This is not an ad. Well, yes – obviously it’s an ad, but Microsoft have not paid me to place this here. I bring you this just to spark a discussion about the endgame of music performance and production in the digital age.
Because although this is absolutely excruciating (I struggled to make it right through the video) – and it might just be the FrontPage of music making (and you have no idea how much I detest FrontPage) – there’s certainly something to be said about the idea of Garageband or Logic in every home. Isn’t there?
This is not a discussion about Apple versus Microsoft (unless that’s what you’d like it to be). It’s a discussion about the place of music professionalism in the face of technologically-enabled amateurism. If it’s cheap and easy for everyone to make music, then what?
First of all, let’s dispense with the word “demo”. Stop using it. What you have made is a promo. These days, the word ‘demo’ has acquired connotations of “not as good as it would be if we had a decent budget and could play our instruments properly”.
Having sorted that one out – the format on which you should present your promo recordings is ‘both’ – and it’s entirely context dependent.
If you’re trying to get interest from a print publication, venue, record label or a radio station, then generally speaking, they’re still working very much in the realm of physical CDs. If you want attention from an mp3 blogger, potential manager, promoter (particularly one in another city), then you should certainly have ready some mp3s for them to access and download.
But as someone who gets sent an awful lot of promos, I have a few tips that might help you see it from the recipient’s perspective.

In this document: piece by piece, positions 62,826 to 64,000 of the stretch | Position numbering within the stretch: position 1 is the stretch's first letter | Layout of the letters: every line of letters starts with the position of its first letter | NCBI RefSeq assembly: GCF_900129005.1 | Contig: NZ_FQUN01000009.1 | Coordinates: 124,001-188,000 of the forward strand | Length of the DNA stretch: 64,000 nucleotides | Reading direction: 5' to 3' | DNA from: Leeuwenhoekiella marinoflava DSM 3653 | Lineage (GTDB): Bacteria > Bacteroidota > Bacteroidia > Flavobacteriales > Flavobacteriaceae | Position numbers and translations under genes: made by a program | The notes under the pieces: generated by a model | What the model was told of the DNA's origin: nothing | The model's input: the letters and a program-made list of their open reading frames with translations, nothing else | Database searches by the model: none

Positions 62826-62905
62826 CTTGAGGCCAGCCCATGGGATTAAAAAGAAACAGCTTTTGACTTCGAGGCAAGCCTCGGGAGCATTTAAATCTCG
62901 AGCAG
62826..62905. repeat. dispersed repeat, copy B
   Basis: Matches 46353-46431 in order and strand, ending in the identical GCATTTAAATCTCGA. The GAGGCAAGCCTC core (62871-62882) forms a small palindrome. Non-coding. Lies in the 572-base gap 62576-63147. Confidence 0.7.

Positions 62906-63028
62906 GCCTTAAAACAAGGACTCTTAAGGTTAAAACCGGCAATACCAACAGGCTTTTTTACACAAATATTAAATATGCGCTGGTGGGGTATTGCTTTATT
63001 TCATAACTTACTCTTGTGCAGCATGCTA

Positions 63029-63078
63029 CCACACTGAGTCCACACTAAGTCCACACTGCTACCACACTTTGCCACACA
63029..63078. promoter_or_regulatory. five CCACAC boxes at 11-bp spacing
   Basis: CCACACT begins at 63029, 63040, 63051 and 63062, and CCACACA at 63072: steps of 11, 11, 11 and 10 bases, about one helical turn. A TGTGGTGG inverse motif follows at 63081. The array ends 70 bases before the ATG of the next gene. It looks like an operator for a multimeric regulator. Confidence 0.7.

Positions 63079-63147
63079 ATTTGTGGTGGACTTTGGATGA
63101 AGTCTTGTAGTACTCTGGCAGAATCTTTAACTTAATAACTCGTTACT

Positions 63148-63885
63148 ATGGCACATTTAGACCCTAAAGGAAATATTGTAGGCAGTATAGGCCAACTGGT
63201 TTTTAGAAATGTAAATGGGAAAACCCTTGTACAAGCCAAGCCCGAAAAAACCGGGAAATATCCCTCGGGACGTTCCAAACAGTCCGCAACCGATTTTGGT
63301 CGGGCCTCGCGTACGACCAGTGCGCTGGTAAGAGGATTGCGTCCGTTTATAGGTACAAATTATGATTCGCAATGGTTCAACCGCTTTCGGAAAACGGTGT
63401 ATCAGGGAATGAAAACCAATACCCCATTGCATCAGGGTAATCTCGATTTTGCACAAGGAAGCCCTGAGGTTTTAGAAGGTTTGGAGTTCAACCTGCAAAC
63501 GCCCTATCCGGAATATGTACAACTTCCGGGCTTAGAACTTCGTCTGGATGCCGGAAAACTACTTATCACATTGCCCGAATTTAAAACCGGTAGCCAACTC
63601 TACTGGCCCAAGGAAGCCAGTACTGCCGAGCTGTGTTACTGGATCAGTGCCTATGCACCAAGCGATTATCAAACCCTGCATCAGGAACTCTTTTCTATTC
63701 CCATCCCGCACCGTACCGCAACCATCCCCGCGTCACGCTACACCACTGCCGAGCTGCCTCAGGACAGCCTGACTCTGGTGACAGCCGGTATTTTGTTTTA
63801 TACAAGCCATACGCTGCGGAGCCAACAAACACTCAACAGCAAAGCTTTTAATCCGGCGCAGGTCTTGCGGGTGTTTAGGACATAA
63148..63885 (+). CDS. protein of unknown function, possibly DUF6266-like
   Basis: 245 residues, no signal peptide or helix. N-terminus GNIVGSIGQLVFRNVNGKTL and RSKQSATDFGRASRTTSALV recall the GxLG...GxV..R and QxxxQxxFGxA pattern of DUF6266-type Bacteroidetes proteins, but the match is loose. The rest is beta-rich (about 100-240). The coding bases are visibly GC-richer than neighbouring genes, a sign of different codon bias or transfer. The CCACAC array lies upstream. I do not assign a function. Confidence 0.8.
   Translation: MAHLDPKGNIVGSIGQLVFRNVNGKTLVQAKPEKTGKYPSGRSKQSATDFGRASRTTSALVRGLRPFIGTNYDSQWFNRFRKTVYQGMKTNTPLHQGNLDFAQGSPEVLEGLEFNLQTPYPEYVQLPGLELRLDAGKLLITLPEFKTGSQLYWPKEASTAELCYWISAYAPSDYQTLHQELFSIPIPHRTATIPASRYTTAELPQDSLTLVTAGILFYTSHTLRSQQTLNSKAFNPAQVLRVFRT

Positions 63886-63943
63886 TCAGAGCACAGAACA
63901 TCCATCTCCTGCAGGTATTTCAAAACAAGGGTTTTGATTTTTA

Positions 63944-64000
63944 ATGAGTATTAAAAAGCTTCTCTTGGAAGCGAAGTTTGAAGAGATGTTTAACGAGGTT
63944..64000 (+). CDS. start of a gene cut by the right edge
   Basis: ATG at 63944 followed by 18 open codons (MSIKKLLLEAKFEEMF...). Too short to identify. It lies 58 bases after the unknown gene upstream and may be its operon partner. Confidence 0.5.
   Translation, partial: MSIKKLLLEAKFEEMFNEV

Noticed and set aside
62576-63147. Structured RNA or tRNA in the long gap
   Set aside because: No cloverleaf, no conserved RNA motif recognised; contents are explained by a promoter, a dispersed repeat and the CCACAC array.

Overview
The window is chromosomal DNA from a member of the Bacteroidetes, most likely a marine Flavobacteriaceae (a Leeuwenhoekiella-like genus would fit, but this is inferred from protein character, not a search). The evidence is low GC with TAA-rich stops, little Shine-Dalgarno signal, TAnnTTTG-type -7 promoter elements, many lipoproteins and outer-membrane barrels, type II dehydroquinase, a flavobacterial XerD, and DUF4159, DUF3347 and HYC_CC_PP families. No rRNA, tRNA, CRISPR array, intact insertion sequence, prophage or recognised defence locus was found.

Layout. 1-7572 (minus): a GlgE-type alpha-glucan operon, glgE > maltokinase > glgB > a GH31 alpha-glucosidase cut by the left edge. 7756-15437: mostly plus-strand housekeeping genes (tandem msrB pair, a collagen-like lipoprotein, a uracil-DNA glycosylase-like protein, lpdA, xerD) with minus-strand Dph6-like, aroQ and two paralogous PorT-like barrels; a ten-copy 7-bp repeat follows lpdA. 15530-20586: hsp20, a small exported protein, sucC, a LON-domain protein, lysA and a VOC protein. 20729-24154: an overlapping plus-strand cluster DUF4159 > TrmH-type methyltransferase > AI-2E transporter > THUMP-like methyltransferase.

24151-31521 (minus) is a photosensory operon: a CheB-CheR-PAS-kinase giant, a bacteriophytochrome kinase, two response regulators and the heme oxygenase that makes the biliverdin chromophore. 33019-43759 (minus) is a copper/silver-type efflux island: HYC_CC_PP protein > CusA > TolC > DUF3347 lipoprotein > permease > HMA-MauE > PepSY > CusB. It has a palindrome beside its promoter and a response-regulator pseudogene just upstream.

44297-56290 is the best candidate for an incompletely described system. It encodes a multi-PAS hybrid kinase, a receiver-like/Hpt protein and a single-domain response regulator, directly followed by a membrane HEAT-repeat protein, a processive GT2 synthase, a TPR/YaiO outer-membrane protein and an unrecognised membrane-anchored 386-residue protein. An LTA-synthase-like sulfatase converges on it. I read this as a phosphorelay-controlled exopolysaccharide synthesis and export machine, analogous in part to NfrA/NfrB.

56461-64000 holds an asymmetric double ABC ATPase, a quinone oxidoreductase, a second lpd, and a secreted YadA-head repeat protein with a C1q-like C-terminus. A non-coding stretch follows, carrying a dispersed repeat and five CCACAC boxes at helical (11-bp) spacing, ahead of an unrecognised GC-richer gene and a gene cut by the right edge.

Not everyone who reads this website is ready to record or release an album. I’m impressed by the number of emails I get from people who have stumbled across this site shortly after finding themselves in their first band. And not everyone plays everything as well as they’d like to be able to.
The best advice I could give is: log out of Facebook, switch off your computer, go and pick up your instrument and practice it for 8 hours or so. Do the same tomorrow. Repeat until fabulous.
But there are actually some things you can do on the internet that will help your playing – and even expand your musical horizons if you’re already pretty damn good.
This seminar will cover the changing shape of the music industry and the ways in which independent artists and entrepreneurial music businesses can transform the ways in which they work through using new tools for collaboration, networking and organisation.
The emphasis will be on how creative professionals can make the most of the technologies available to customise their activities to their audiences and consumers.
Andrew Dubber, one of the UKâ€™s acknowledged experts on the internet driven music economy, will present this seminar event in Belfast on Friday 27th June from 1pm until 3.30pm.
Its aim is to provide useful resources, advice and strategies for innovation and success in the independent music sector in a rapidly changing technological environment.
NMS examines emerging technologies (and buzzwords) such as AI, blockchain, metaverse and 'Web 3.0', but focuses primarily on sustainability, music as a tool for social change, participation, equality and inclusion, and the ways in which music technologies can build better worlds.